TA: James Ferguson
Due Sunday, Oct 21, 2012 @ 23:59:59
This assignment is designed to give you some practice with caches and parallelism, especially simd.
Inside your working repository, pull the hw5 directory from ~cs61c/hw/fa12/05 (git pull ~cs61c/hw/fa12/05). Put your solutions for 1 and 3 in a file named
hw5.txt, and your solution for 2 in
count.c. It is important that you place your submission for hw5 inside this directory and not somewhere else, as when we pull submissions, we will look for your submission there. Then run these commands from inside the hw5 directory:
git add −A git commit −m “hw5 submission” git tag −f hw5 git push --tags origin master
The following C program is run (with no optimizations) on a processor with a direct-mapped cache that has eight-word blocks and holds 256 words of data:
int i,j,c,stride,array; ... for(i=0; i<10000; i++) for (j=0; j<512; j+=stride) c += i%(array[j]);
If we consider only the cache activity generated by references to the array and we assume that integers are words, what are possible miss rates (there is more than one for one of them) when
- stride = 256?
- stride = 255?
Your friend just started programming and wrote a naive count function. This function takes three arguments:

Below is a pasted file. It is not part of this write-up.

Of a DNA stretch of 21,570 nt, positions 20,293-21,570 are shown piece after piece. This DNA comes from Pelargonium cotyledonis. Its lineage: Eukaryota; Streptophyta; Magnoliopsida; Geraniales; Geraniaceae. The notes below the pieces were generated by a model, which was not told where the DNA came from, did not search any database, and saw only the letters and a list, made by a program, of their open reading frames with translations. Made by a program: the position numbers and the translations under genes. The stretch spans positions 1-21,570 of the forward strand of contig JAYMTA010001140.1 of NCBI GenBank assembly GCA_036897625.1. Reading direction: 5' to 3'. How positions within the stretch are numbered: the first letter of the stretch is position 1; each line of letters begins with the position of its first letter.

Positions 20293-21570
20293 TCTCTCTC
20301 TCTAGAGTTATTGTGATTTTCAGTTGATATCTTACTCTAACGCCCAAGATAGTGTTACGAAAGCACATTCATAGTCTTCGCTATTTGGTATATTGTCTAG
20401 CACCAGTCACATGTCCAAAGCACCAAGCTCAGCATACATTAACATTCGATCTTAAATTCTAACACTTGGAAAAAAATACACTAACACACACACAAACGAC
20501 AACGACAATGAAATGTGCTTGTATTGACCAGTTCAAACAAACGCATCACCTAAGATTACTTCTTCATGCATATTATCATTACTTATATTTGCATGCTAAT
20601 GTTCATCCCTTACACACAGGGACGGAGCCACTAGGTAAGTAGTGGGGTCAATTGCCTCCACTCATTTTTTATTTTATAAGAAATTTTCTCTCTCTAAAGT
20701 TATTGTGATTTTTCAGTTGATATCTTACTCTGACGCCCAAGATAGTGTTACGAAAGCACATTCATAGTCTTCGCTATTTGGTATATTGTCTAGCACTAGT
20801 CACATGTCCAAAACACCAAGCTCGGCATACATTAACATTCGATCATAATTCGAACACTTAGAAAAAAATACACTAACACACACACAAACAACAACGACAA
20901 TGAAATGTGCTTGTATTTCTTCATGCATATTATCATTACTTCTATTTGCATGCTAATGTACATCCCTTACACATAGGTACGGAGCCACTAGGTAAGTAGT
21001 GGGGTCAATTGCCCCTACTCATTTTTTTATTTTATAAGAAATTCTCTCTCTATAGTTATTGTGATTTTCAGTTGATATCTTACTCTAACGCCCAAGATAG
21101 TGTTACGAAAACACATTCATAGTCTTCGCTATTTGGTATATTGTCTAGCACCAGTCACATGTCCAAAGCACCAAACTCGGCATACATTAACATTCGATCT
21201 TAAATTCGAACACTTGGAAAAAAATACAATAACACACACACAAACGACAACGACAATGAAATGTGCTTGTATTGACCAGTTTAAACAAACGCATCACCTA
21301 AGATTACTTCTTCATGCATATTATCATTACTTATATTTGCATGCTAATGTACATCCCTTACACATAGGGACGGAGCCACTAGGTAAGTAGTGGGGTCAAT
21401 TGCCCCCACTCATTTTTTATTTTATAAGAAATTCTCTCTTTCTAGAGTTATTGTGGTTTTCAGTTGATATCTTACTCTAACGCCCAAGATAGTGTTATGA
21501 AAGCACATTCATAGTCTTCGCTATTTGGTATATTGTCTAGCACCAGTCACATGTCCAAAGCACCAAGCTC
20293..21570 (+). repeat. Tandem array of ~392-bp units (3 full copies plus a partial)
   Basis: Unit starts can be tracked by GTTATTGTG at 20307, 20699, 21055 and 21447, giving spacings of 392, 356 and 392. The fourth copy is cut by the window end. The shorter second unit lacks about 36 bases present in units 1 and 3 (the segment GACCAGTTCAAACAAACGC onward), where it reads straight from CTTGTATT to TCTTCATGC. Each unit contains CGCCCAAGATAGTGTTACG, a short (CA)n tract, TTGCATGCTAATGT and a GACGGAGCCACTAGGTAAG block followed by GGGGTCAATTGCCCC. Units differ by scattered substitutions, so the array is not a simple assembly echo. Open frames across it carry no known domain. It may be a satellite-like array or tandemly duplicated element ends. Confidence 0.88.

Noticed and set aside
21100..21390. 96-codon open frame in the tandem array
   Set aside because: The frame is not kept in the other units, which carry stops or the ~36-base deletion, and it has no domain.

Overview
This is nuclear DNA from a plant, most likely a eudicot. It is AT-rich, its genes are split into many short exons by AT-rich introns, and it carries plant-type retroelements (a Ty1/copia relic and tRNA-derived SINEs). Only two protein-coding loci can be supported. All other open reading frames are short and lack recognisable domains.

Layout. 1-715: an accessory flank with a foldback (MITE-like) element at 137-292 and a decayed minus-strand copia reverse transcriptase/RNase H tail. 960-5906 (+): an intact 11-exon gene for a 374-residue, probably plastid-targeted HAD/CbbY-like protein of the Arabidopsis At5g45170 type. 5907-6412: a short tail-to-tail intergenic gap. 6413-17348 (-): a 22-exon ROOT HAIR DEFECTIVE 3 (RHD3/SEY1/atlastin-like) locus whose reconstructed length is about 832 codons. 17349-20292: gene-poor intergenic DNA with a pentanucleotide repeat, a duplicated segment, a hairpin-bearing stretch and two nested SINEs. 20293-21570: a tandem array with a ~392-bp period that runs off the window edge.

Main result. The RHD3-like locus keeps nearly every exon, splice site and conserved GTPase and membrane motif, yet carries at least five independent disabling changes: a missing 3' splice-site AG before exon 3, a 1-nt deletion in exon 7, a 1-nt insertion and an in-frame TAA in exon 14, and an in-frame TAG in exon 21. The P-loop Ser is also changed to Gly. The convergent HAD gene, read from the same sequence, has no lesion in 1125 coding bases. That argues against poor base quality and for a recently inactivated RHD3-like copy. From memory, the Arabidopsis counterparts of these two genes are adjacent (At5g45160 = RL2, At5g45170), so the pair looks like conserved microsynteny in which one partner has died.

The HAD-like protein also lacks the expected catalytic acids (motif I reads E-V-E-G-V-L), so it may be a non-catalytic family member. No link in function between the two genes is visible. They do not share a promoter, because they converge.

- char *arr - An array of chars.
- int len - The length of the array.
- char key - The char to be counted.
and returns the number of times that key appears in the array.
Unfortunately, the code is kind of slow, so you, eager to show off your newfound knowledge of SIMD instructions, decide to improve on the implementation.
Your task is to SIMD-ize the naive code in order to improve the running time. Your final code should gain a speedup of at least 3x over the naive version on the largest array length (but possibly much more).
In the hw5 directory that you pulled from ~cs61c/hw/fa12/05, you'll find the naive code, as well as a small testing framework.
Some things to note:
-chars are 8 bits wide, meaning they can only hold values between -256 and 255 before overflowing.
-You may (or may not) find _mm_set1_epi8, _mm_setzero_si128, and _mm_cmpeq_epi8 (among others) to be useful for this problem.
-You can run test your implementation by running "make test".
The latter 40% of a program supports operation on multiple cores. You noted the time the entire program took to complete with one cores. In the ideal case, what is the overall speedup you'd expect, running the latter portion with
- four cores rather than one?
- eight cores rather than one?
- as many as you want?
d. Why might the actual speedups be less than the ideal ones you calculated?